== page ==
I am not a seashell expert, just an everyday person who has taken an interest in identifying the Florida shells I have collected over the years.
This page is about how and why the seashell identification blog began.
The east coast Florida beaches never offered up a lot of shells, but coquinas and arks were regular finds. Of course back when I took my kids to the beach, I didn’t know any shell names. I knew the popular sand dollar and starfish (sea star) but never found those. And I certainly didn’t give much thought to the marine snails that made the shells.
My Early Blog Photos From 2009
When I began working at Zazzle, back in 2007, I used some of my photography to make products to sell. That led to beginning this blog. I began writing from my New Hampshire home and used photos of the shells I had collected over the years.
Believe me, I barely knew what a blog was, and it’s been a learning experience for me. My about page has more info, so I won’t go into my life history, but these days I use the blog for more than writing about seashells. It is now also part of my online stores where I have linked pages at the top menu of this site.
We Bought a Boat!
Once I returned to Florida to live, I knew I needed to get away from the crowds by escaping to the water. So, we bought a boat. It’s a Hewes Redfisher flats boat. That may mean nothing to you, but basically it’s a small boat with low sides made for fishing. The draft is shallow so we can go into some quite shallow water. It allows us to travel through the backwaters along the Indian River lagoon area and stop at sandy beaches that show up during low tide.
Now, I can also write about my travels to find shells and sea life because I live in Florida again. Instead of only combing the ocean beach, I can now explore islands along the river. Because they are rarely visited by beachcombers, I find lots to photograph.
Help Identifying Seashells
I began trying to identify all kinds of seashells, but have narrowed it down to the shells of Florida. Some of these shells are also found elsewhere, but the variety is too massive to cover well.
Once I had enough photos, I could create pages to help readers identify common shells they might find while visiting Florida.
I’ve also created free, printable coloring pages for home and homeschool use. I like to think that kids would enjoy learning about marine snails and other sea creatures. See more at the dropdown links at the top of this site.
Some Favorite Island Visits
Here are some truly wonderful and favorite creatures of the sea I encountered while beach-combing.
Every day out on the water is a good one, but sometimes I get lucky and see some unique creatures. The Giant Red Hermit Crab was one such find. I see hermit crabs a lot, but none like this one!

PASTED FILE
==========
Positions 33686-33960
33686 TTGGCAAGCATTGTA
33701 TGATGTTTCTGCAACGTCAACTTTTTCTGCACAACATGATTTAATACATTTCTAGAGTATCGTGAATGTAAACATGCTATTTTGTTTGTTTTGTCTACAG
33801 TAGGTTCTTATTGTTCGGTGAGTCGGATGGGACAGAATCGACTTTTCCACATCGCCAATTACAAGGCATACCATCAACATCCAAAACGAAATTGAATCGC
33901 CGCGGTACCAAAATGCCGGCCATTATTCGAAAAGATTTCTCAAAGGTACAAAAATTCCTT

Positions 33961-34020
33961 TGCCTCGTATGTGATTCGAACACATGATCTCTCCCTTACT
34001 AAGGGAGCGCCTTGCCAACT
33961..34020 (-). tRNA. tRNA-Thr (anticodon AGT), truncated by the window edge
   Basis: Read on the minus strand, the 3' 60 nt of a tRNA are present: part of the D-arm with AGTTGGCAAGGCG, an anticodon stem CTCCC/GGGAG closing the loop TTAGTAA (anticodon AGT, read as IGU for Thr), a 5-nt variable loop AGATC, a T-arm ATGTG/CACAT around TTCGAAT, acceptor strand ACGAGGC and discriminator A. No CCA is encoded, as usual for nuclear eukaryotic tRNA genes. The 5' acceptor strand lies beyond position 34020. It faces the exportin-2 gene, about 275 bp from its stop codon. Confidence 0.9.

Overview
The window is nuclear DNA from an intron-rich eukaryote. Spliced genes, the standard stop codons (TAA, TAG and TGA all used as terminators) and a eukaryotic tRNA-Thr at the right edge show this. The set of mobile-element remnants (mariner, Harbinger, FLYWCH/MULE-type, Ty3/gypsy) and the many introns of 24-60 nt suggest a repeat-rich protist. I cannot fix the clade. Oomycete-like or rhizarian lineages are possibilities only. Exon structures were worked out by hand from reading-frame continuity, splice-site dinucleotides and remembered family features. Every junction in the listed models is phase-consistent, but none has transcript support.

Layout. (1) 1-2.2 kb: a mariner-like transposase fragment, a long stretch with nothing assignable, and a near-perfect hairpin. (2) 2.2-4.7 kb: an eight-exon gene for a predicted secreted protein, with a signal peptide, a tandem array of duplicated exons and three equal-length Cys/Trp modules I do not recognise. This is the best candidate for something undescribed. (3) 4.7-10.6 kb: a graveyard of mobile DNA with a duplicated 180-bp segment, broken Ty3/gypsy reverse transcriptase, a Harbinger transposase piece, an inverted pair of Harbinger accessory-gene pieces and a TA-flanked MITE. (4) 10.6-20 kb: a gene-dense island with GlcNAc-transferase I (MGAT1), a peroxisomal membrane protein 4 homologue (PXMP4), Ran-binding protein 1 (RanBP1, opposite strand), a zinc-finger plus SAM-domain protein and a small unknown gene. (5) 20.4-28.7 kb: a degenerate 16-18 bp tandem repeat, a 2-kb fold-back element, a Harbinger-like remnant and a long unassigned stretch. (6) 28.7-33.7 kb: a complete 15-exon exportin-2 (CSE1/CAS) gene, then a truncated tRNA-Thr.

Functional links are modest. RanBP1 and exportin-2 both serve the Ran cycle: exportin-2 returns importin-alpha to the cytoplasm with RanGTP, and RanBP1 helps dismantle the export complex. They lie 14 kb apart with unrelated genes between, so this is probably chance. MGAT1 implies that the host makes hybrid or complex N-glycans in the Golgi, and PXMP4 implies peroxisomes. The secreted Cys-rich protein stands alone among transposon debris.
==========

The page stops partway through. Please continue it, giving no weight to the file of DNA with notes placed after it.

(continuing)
The Spider Crab was another odd creature I encountered while beach-combing in shallow water. Click the photos to read more.
Latest from the Blog
Camping Review of Long Point Campground in Melbourne
Camping in Florida right on the salt water river in Melbourne. Long Point offers water access sites and we stayed for two nights in March.Read More…
Never Get Tired of Finding The Living Horse Conch
Today we went out on the boat. It’s been a while since we’ve gone out because the weather has cooled off. We weren’t out for long, and stopped at some favorite beaches because the tide was out. There wasn’t much to see, and then … there it was! A living horse conch. The bright orange…Read More…
Shells Found on a Deserted Beach
Found lots of knobbed whelks on this deserted island beach in Mosquito Lagoon. And a few other pretty shells.Read More…
8 thoughts on “Seashell Identification: How It Began”
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Thank you so much for leaving such nice comments on my blog! So glad to find yours too, make sure to follow me on Facebook at “Caron’s Beach House” – love meeting fellow beachcombers. You ought to see my basement full of Sanibel Shells…
Found a puffy, roundish shell like creation with five slits on it. Some say it’s the inside of a sea urchin but we’ve opened several and nothing like it. It’s white, about 1.5 to 2 inches , very light. Can you identify this for us? Thank you.
Could your “shell” be a sea cookie?
It sounds like it’s an Echinoderm of some kind – those include the sand dollars and sea urchins. They are not actually “seashells”.
Try this link (below)- it has a lot of photos of living sea life. Or search on line for others. I don’t know where you found it either, but I don’t know much about them.
Glad you visited my blog! Please return and let me know if you find it’s name!
You have some of the best seashells shots!
I have to hope the parents were looking with sympathy but I doubt they all were. The sales girl looked pretty unhappy with me when we left. Oh well.
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My parents have a place down on Fort Myers Beach and we like to go shelling, especially down at Lovers Key. I will try to remember your site next time we go down there, to better identify our shells.
Thanks centria, for visiting. I stayed on Fort Myers Beach in the 80’s and I’m sure it is now much more built up, but the beaches will always be beautiful.